I. What is an Elegy?
An elegy (pronounced ELL-eh-jee) is a poem of mourning. Written in a somber style, it reflects seriously on death and on the person who has passed. Elegies are written for a specific person, usually someone the author knew well, although sometimes people write elegies for long-dead heroes. The emotional effect is usually greatest, however, when the elegy is written from a personal experience of loss.
II. Examples of Elegy
“Though Adam was a friend of mine,
I did not know him well
He was alone into his distance
He was deep into his well.”
(Jackson Browne, Song for Adam)
The singer/songwriter Jackson Browne wrote a song about his friend Adam, a young traveling companion who died in India shortly after meeting the singer. Browne’s song is especially touching because he has such deep emotions for someone he knew only briefly. Notice how the lyrics paint a picture of Adam’s personality and his emotional outlook, giving us a glimpse of the world through his eyes.
“I would walk all the way from Boulder to Birmingham
If I thought I could see, I could see your face.”
(Emmylou Harris, Boulder to Birmingham)
Country singer Emmylou Harris wrote this elegy for Gram Parsons, who died at the age of only 26. Harris expresses her loss by saying she would walk from Boulder, CO, to Birmingham, AL (a distance of over a thousand miles).
III. The Importance of an Elegy
Losing someone to death is one of the most powerful human experiences – we all go through this at one time or another, so elegies are motivated by a broadly shared human emotion. When you lose a loved one, you can often process the emotions better by writing them down in an elegy.
Because the emotions surrounding death are so strong and so universal, elegies can resonate very deeply with an audience.
IV. Examples of an Elegy in Literature
“Now he is scattered among a hundred cities…
The words of a dead man
Are modified in the guts of the living.”
(W.H. Auden, In Memory of W.B. Yeats)
This is one of Auden’s most famous poems, written after the passing of his friend and fellow poet, William Butler Yeats. In the poem, Auden reflects on the way that Yeats’s work lives on after the poet’s death in the “guts” of those left behind.
O Captain! my Captain! our fearful trip is done,
The ship has weather’d every rack, the prize we sought is won…
But O heart! heart! heart!
O the bleeding drops of red,
Where on the deck my Captain lies,
Fallen cold and dead.”
(Walt Whitman, O Captain! My Captain!)
During the Civil War, Walt Whitman volunteered as a nurse for wounded Union troops. He was deeply committed to the cause of the war, and a proud supporter of Abraham Lincoln. Many years after Lincoln’s death, Whitman wrote this elegy as a tribute to his fallen leader, expressing the sense of loss and perseverance felt in the North after the war’s final tragedy.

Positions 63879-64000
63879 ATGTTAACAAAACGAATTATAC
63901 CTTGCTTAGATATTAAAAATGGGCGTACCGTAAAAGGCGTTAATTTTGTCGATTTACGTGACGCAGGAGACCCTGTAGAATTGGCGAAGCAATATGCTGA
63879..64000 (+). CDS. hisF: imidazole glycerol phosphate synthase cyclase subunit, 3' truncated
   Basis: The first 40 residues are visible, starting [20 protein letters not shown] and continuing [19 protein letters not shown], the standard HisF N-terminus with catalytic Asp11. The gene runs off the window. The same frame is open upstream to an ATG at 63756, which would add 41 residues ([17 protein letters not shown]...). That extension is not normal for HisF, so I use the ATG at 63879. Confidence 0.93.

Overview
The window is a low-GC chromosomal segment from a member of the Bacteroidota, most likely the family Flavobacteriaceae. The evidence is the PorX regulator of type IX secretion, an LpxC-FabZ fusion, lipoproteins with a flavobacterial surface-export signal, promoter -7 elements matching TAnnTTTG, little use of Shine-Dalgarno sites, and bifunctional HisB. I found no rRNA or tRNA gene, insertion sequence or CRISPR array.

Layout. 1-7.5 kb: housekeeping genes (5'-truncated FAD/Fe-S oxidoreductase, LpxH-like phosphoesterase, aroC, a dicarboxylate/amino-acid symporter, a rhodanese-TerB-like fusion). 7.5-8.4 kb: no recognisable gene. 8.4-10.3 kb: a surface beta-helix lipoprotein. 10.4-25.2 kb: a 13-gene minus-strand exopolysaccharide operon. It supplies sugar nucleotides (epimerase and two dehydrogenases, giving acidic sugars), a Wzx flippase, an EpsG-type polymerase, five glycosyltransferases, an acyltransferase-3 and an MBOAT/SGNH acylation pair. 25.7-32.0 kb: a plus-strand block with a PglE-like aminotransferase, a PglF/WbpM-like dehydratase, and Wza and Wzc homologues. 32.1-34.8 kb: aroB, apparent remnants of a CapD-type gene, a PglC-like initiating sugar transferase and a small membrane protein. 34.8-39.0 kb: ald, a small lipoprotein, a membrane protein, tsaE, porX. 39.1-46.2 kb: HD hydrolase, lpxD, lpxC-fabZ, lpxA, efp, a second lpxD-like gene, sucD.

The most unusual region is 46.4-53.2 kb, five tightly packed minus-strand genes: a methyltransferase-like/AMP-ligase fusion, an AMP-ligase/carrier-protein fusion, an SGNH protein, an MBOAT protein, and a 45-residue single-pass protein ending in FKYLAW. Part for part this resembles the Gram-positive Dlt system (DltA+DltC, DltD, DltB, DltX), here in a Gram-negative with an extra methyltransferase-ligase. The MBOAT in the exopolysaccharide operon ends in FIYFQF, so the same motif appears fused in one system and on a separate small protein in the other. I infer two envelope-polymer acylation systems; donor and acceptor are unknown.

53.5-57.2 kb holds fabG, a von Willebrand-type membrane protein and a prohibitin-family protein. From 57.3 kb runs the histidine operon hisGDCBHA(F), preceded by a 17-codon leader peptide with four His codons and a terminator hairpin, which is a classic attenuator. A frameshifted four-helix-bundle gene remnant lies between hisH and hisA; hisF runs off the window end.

V. Examples of an Elegy in Pop Culture
“Reverse the crash,
Reverse the blast then reverse the car
Reverse the day and there you are, Bobalob
Lord forgive him, we all have sinned
But Bob’s a good dude, please let him in”
(Jay Z, Lucifer)
Jay Z’s “Lucifer,” one of the first songs to feature a hook written by Kanye West, is also an elegy to several of Jay-Z’s friends who have died. This line is about Bobalob, a friend from the Bronx who was shot in his car. Elsewhere in the song, Jay Z raps about the emotional experience he goes through every night, dreaming of Bob and his killer.
“How you suffered for your sanity
how you tried to set them free.
They would not listen, they did not know how
perhaps they’ll listen now.”
(Don McClean, Vincent)
Don McClean’s famous acoustic song is an elegy to the artist Vincent Van Gogh. Of course, McClean never knew Van Gogh, who died 50 years before McClean’s birth. But the singer obviously feels that he has connected with the artist through his paintings, and this song is an effort to mourn a tortured genius who died under difficult circumstances.
VI. Related Terms
A eulogy is a speech of praise, typically delivered at a funeral. Although it sounds very close to “elegy,” the two concepts are different in that “eulogy” almost always refers to an actual speech at an actual funeral, whereas an elegy is just a work of art that can appear at any time. If someone wrote a poem about the dead and then read it at the person’s funeral, that would be both an elegy and a eulogy.
A “requiem” is a Catholic ceremony in which the souls of the dead are laid to rest. It is usually performed as part of a funeral, but sometimes a parish will hold a requiem for a large number of departed without a funeral. For example, after 9/11 many churches had requiems that were not funerals. Countless works of classical music have been written to accompany this ceremony, and so the term “requiem” has acquired a second meaning as a work of art mourning the dead. So you might say that an elegy is a kind of requiem, figuratively speaking.